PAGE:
But the Florentines were not likely to make these fine distinctions. To the common run of mankind it has always seemed a proof of mental vigour to find moral questions easy, and judge conduct according to concise alternatives. And nothing was likely to seem plainer than that a man who at one time declared that God would not leave him without the guarantee of a miracle, and yet drew back when it was proposed to test his declaration, had said what he did not believe. Were not Fra Domenico and Fra Mariano, and scores of Piagnoni besides, ready to enter the fire? What was the cause of their superior courage, if it was not their superior faith? Savonarola could not have explained his conduct satisfactorily to his friends, even if he had been able to explain it thoroughly to himself. And he was not. Our naked feelings make haste to clothe themselves in propositions which lie at hand among our store of opinions, and to give a true account of what passes within us something else is necessary besides sincerity, even when sincerity is unmixed. In these very moments, when Savonarola was kneeling in audible prayer, he had ceased to hear the words on his lips. They were drowned by argumentative voices within him that shaped their reasons more and more for an outward audience.

‘To appeal to heaven for a miracle by a rash acceptance of a challenge, which is a mere snare prepared for me by ignoble foes, would be a tempting of God, and the appeal would not be responded to. Let the Pope’s legate come, let the ambassadors of all the great Powers come and promise that the calling of a General Council and the reform of the Church shall hang on the miracle, and I will enter the flames, trusting that God will not withhold His seal from that great work. Until then I reserve myself for higher duties which are directly laid upon me: it is not permitted to me to leap from the chariot for the sake of wrestling with every loud vaunter. But Fra Domenico’s invincible zeal to enter into the trial may be the sign of a Divine vocation, may be a pledge that the miracle —’

But no! when Savonarola brought his mind close to the threatened scene in the Piazza, and imagined a human body entering the fire, his belief recoiled again. It was not an event that his imagination could simply see: he felt it with shuddering vibrations to the extremities of his sensitive fingers. The miracle could not be. Nay, the trial itself was not to happen: he was warranted in doing all in his power to hinder it. The fuel might be got ready in the Piazza, the people might be assembled, the preparatory formalities might be gone through: all this was perhaps inevitable now, and he could no longer resist it without bringing dishonour on — himself? Yes, and therefore on the cause of God. But it was not really intended that the Franciscan should enter the fire, and while he hung back there would be the means of preventing Fra Domenico’s entrance. At the very worst, if Fra Domenico were compelled to enter, he should carry the consecrated Host with him, and with that Mystery in his hand, there might be a warrant for expecting that the ordinary effects of fire would be stayed; or, more probably, this demand would be resisted, and might thus be a final obstacle to the trial.

But these intentions could not be avowed: he must appear frankly to await the trial, and to trust in its issue. That dissidence between inward reality and outward seeming was not the Christian simplicity after which he had striven through years of his youth and prime, and which he had preached as a chief fruit of the Divine life. In the stress and heat of the day, with cheeks burning, with shouts ringing in the ears, who is so blest as to remember the yearnings he had in the cool and silent morning and know that he has not belied them?

‘God, it is for the sake of the people — because they are blind — because their faith depends on me. If I put on sack-cloth and cast myself among the ashes, who will take up the standard and head the battle? Have I not been led by a way which I knew not to the work that lies before me?’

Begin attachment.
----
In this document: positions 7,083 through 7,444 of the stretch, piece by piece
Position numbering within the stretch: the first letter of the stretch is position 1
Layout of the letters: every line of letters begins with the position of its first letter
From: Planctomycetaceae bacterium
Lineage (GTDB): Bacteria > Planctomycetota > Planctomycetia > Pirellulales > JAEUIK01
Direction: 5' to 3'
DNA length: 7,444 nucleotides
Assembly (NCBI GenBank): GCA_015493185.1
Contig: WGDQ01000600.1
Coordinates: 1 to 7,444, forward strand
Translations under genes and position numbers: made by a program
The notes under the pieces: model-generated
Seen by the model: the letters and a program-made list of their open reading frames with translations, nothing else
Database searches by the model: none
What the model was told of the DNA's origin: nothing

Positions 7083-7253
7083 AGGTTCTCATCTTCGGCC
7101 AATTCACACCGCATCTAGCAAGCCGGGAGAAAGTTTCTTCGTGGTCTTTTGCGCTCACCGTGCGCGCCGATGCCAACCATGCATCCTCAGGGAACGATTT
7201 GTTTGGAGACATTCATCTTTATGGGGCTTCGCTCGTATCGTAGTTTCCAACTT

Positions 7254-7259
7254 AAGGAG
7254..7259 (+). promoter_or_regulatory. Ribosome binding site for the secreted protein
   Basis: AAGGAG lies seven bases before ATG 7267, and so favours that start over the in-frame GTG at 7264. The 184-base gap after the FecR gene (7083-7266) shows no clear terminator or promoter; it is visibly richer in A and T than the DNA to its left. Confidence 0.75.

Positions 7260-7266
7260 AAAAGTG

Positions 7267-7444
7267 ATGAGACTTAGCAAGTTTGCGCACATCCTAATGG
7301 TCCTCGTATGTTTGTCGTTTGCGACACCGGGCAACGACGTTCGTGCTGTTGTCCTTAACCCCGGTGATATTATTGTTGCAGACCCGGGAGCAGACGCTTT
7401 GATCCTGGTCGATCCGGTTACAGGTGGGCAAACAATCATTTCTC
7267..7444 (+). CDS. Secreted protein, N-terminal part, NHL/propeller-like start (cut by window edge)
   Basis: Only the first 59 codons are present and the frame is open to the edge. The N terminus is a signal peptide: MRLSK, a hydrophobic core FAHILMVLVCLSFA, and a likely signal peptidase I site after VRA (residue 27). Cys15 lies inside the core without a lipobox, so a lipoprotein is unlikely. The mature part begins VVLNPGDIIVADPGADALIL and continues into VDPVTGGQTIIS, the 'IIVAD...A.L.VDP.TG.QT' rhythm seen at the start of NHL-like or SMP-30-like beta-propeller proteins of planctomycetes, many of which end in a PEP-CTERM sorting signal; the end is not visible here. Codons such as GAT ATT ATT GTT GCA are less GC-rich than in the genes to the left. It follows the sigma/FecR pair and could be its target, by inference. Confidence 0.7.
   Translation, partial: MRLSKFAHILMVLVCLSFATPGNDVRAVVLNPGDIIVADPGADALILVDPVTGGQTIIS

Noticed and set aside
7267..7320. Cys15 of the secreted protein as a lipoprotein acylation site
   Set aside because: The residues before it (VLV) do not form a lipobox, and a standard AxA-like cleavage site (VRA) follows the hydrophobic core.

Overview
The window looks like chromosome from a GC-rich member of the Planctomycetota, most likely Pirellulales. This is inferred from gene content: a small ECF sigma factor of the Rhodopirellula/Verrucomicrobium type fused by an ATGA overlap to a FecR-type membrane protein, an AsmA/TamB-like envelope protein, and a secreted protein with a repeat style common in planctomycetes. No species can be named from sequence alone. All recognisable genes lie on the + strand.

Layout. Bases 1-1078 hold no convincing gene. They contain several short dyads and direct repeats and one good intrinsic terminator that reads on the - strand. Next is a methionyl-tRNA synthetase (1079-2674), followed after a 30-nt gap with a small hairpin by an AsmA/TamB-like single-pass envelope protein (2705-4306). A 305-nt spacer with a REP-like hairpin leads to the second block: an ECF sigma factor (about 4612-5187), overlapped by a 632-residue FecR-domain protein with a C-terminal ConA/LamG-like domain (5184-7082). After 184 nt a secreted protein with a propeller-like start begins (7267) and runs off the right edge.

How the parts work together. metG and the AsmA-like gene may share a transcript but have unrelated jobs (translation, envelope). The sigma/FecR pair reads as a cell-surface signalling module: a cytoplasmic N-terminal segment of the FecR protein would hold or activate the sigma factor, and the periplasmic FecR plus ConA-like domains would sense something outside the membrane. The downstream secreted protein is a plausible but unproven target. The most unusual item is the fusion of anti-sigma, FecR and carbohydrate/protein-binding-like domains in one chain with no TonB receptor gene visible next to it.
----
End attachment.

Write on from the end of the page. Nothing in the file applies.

The conflict was one that could not end, and in the effort at prayerful pleading the uneasy mind laved its smart continually in thoughts of the greatness of that task which there was no man else to fulfil if he forsook it. It was not a thing of every day that a man should be inspired with the vision and the daring that made a sacred rebel.

Even the words of prayer had died away. He continued to kneel, but his mind was filled with the images of results to be felt through all Europe; and the sense of immediate difficulties was being lost in the glow of that vision, when the knocking at the door announced the expected visit.

Savonarola drew on his mantle before he left his cell, as was his custom when he received visitors; and with that immediate response to any appeal from without which belongs to a power-loving nature accustomed to make its power felt by speech, he met Tito with a glance as self-possessed and strong as if he had risen from resolution instead of conflict.

Tito did not kneel, but simply made a greeting of profound deference, which Savonarola received quietly without any sacerdotal words, and then desiring him to be seated, said at once —

‘Your business is something of weight, my son, that could not be conveyed through others?’

‘Assuredly, father, else I should not have presumed to ask it. I will not trespass on your time by any proem. I gathered from a remark of Messer Domenico Mazzinghi that you might be glad to make use of the next special courier who is sent to France with despatches from the Ten. I must entreat you to pardon me if I have been too ofiicious; but inasmuch as Messer Domenico is at this moment away at his villa, I wished to apprise you that a courier carrying important letters is about to depart for Lyons at daybreak to-morrow;’

The muscles of Fra Girolamo’s face were eminently under command, as must be the case with all men whose personality is powerful, and in deliberate speech he was habitually cautious, confiding his intentions to none without necessity. But under any strong mental stimulus, his eyes were liable to a dilatation and added brilliancy that no strength of will could control. He looked steadily at Tito, and did not answer immediately, as if he had to consider whether the information he had just heard met any purpose of his.